Of the 9 billion land animals raised for food in the United States each year, less than 1 percent live out their lives on pasture, breathing fresh air. The vast majority reside instead within overcrowded warehouses, barely able to move or engage in natural behaviors. This industrial-scale farming causes terrible animal suffering, and has taken a tremendous toll on the environment, as well. According to a 2013 UN Food and Agriculture Organization study, animal agriculture accounts for 14.5 percent of greenhouse gas emissions worldwide. It is also responsible for massive amounts of deforestation and water use.
But new technology could soon change all this. A fledgling “clean meat” industry is looking to transform the way meat is produced by removing the animal altogether—growing meat straight from cells, eliminating the need for factory farming and all the harm that comes with it. Replacing animals with cell-grown meat would mean billions of animals would no longer languish on overcrowded industrialized farms. Additionally, clean meat doesn’t require use of antibiotics and has an exponentially smaller environmental impact than conventional animal agriculture. Memphis Meats, a San Francisco Bay–area start-up that is seeking to mass produce cultured meat and poultry, predicts it can deliver meat that will require 90 percent less greenhouse gas emissions, land, and water than conventionally produced meat.
While this sounds like something that will occur far off in the future, production is already well underway. Last year, Memphis Meats rolled out the world’s first meatball from lab-grown animal cells. It has since done the same with fried chicken and duck. Meanwhile, another company, MosaMeat, based in the Netherlands, unveiled the very first cell-grown hamburger. These start-ups, among others, are focused on refining their products and decreasing production prices so that the cost to consumers will be the same or less than that of traditional meats. And this could happen extraordinarily fast; Memphis Meats estimates that their products will reach grocery stores by 2021.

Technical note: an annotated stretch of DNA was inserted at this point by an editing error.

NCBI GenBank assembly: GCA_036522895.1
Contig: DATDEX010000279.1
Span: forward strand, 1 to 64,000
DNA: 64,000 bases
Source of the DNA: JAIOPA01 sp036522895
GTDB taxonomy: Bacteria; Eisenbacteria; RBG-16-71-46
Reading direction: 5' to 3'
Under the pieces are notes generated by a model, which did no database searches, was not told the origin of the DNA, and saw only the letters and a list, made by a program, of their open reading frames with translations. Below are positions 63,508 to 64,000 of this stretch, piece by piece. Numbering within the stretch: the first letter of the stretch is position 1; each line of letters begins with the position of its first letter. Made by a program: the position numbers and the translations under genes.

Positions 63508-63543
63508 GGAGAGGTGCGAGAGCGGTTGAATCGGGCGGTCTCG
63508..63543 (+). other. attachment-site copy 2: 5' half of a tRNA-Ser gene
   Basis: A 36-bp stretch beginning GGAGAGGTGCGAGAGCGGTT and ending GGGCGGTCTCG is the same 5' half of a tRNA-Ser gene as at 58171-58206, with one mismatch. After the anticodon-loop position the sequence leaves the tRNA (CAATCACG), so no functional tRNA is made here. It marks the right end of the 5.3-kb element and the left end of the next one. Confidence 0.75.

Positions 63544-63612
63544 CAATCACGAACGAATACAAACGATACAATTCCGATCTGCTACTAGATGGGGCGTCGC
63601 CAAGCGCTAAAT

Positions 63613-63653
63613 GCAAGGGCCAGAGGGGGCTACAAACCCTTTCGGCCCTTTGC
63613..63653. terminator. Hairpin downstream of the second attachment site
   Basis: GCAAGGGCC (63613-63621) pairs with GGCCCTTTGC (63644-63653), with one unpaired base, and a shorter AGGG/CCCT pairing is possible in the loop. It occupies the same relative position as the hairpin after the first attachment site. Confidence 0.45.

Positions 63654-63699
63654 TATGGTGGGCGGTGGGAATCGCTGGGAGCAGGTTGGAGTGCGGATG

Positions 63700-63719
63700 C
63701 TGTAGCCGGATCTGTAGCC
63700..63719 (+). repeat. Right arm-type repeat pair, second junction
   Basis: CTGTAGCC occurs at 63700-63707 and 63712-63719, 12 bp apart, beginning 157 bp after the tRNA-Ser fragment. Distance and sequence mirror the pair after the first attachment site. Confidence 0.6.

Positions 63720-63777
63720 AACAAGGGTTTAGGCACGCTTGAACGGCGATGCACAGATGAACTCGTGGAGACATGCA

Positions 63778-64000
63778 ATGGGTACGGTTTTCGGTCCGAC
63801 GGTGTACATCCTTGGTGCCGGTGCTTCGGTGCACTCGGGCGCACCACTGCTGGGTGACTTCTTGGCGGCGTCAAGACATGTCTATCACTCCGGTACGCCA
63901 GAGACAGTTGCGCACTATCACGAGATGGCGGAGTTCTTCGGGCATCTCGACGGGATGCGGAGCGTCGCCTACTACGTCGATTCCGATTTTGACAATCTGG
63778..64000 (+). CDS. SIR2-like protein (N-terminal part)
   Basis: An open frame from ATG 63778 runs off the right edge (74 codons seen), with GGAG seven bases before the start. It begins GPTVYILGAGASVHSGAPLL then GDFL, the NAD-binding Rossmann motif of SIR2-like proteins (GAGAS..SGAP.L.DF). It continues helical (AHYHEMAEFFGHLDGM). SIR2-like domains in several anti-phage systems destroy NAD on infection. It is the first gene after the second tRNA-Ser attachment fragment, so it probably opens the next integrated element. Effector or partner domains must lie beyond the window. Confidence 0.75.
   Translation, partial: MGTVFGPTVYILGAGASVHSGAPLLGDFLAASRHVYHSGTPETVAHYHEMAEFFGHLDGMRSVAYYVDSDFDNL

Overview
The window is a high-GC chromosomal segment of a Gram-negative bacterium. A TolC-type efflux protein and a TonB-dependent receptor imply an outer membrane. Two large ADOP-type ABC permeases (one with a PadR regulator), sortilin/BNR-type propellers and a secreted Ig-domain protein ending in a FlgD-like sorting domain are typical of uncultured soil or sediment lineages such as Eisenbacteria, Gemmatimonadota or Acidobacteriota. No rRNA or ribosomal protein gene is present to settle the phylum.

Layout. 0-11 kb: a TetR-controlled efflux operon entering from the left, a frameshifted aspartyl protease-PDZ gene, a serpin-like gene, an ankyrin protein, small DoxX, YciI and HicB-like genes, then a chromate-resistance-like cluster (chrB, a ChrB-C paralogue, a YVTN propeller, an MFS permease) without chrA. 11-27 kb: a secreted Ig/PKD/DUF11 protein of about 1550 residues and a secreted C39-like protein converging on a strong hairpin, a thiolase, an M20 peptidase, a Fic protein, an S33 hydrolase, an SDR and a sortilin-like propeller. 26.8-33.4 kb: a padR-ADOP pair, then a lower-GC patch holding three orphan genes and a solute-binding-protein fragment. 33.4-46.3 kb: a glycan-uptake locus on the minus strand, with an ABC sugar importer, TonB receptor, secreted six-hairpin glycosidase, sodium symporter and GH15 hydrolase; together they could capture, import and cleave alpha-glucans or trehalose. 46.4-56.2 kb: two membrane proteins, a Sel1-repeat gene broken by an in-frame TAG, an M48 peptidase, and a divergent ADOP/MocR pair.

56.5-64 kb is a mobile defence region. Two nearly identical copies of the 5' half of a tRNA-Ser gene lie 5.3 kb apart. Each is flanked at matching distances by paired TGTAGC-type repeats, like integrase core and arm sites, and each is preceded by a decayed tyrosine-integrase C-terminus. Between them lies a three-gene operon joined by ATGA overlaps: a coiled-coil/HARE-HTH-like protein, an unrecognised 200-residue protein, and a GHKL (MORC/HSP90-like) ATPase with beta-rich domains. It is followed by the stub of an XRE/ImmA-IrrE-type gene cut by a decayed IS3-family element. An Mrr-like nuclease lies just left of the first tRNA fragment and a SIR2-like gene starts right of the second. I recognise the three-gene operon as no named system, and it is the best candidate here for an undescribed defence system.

Though it’s a relatively new industry, clean meat has seen astronomical growth and investment. Memphis Meats has caught the attention of billionaire investors Bill Gates and Richard Branson, the latter even claiming that he believes “in 30 years or so we will no longer need to kill any animals and that all meat will either be clean or plant-based, taste the same and also be much healthier for everyone.” Memphis Meats is also backed by DFJ, a venture capital firm that has previously invested in Twitter, Tesla, and SpaceX. The conventional meat industry itself is even jumping on board: Cargill, the world’s largest supplier of ground beef, announced this past August that it was investing in Memphis Meats.
Clean meat has the potential to be an incredibly appealing solution to one of the world’s most harrowing and complex problems. This industry is well positioned to change the entire face of meat production for the benefit of animals, the planet, and consumers. And with the demand for meat expected to increase by at least 65 percent by 2050, the timing could not be better.